School of Mines building bears name of Berthoud’s namesake

Mark French
Tales of the Little Thompson

Berthoud Hall at the Colorado School of Mines in Golden, Colo., was named in honor of Captain E.L. Berthoud. Also the namesake of the town of Berthoud, Captain Berthoud surveyed the course of the Colorado Central Railroad between Longmont and Cheyenne (and through the Little Thompson Valley) in the 1870s. Photo courtesy of Berthoud Historical Society

Berthoud Hall at the Colorado School of Mines in Golden, Colo., was named in honor of Captain E.L. Berthoud. Also the namesake of the town of Berthoud, Captain Berthoud surveyed the course of the Colorado Central Railroad between
Longmont and Cheyenne (and through the Little Thompson Valley) in the 1870s.
Photo courtesy of Berthoud Historical Society

Capt. Edward L. Berthoud was one of the men who helped establish the Colorado School of Mines. In 1870 he was among the prominent citizens of Golden who urged Colorado Territorial Legislature to appropriate funds for the construction of the school’s first building. A respected geologist and engineer, Berthoud also became a member of the school’s original three-person faculty. To honor his many contributions, a new, state-of-the-art building at the university was named for him in 1940.

On March 21, 1940, the Berthoud Bulletin announced, Berthoud Hall in the new geology-geophysics building on the Colorado School of Mines was dedicated at Golden Friday, March 15.

“This hall is named in honor of Captain Edward L. Berthoud, first professor of geology at the school. Captain Berthoud was active in the affairs of the school for thirty-five years, until his death in 1908.

“A picture of Captain Berthoud which was presented to the school by the town of Berthoud is on display in the main foyer. A bronze plaque bears this inscription: ‘Edward L. Berthoud, first professor of geology in this institution, whose vision as an empire builder, and ability as an engineer should be a lasting inspiration to all. Placed by the Town of Berthoud through the Woman’s Club and the Junior Chamber of Commerce.’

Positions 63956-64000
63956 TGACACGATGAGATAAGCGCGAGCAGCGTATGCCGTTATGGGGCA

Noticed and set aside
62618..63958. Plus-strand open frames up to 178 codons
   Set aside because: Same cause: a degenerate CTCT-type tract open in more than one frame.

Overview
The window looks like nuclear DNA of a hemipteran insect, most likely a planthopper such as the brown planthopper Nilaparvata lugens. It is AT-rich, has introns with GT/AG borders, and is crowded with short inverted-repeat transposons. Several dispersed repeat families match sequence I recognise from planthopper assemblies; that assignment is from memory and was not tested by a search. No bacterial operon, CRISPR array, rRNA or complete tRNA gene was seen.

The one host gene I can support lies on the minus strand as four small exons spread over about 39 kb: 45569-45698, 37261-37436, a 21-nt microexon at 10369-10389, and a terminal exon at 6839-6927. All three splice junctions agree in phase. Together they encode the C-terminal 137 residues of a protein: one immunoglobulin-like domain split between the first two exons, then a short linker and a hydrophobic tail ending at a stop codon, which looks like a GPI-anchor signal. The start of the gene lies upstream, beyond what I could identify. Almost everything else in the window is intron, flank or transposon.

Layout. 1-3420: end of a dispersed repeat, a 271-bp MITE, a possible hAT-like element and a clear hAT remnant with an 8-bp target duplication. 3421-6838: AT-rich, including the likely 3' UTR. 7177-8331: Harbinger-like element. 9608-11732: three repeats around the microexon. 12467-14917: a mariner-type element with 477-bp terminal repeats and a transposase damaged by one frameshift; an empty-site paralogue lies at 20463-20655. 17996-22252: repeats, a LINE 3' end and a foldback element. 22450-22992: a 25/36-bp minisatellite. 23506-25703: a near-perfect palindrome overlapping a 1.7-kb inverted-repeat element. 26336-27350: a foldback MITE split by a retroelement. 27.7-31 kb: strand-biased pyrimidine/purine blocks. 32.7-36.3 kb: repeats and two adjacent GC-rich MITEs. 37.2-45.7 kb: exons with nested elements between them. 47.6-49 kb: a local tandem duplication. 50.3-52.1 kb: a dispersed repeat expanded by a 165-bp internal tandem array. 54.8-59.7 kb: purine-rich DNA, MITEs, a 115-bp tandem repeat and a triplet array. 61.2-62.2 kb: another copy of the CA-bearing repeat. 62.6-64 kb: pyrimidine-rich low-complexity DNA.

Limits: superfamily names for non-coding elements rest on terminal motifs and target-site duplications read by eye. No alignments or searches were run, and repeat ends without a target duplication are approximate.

“The dedication address was given by Everette DeGolyer of Dallas, Texas, a well-known petroleum geologist and geophysicist.

“Mrs. L.A. Forster told of the ability of Captain Berthoud in completing the railroad through northern Colorado in 1877. Berthoud Pass as well as the town of Berthoud bear Captain Berthoud’s name. Mrs. Forster was the only woman honored with a place on the program…Visitors were taken on a tour of the geophysics wing to see the latest equipment used in laboratory and research work. The new short-wave radio station, the Photostat machine and blue printing apparatus were demonstrated. The museum cases held a collection of fossils, gems, rocks and mineral specimens.

“A group of murals by Irwin D. Hoffman were the gift of Mrs. Barney Lee Whaley. These murals, depicting the stages of early mining development, have been displayed at the San Francisco world’s fair.

“Berthoud Hall was completed in January 1940, at a cost of $450,000. The steel, terra cotta, tile and cement used in its construction were all Colorado products.”

The picture of Capt. Berthoud that was presented to the Colorado School of Mines by the Berthoud Woman’s Club, was commissioned in 1937 for a local celebration that marked the 50-year anniversary of the laying of the Colorado Central Railroad tracks across the land that became the site of present-day Berthoud in the winter of 1883-84. (Capt. Berthoud was responsible for surveying the course of the railroad.) The original steel plate engraving was produced by Hildreth Studio of Longmont and hangs in the Bimson Stone Shop at the Little Thompson Valley Pioneer Museum.

Capt. Edward L. Berthoud never lived in the town that bears his name, nor is there any record of him visiting the tiny burg that was named for him in 1877. Charles C. Welch, an official of the Colorado Central, is credited with naming Berthoud in honor of Capt. Berthoud and Loveland in honor of William A.H. Loveland. Both Mr. Berthoud and Mr. Loveland played key roles in the construction of the Colorado Central Railroad between Cheyenne and Longmont in 1877.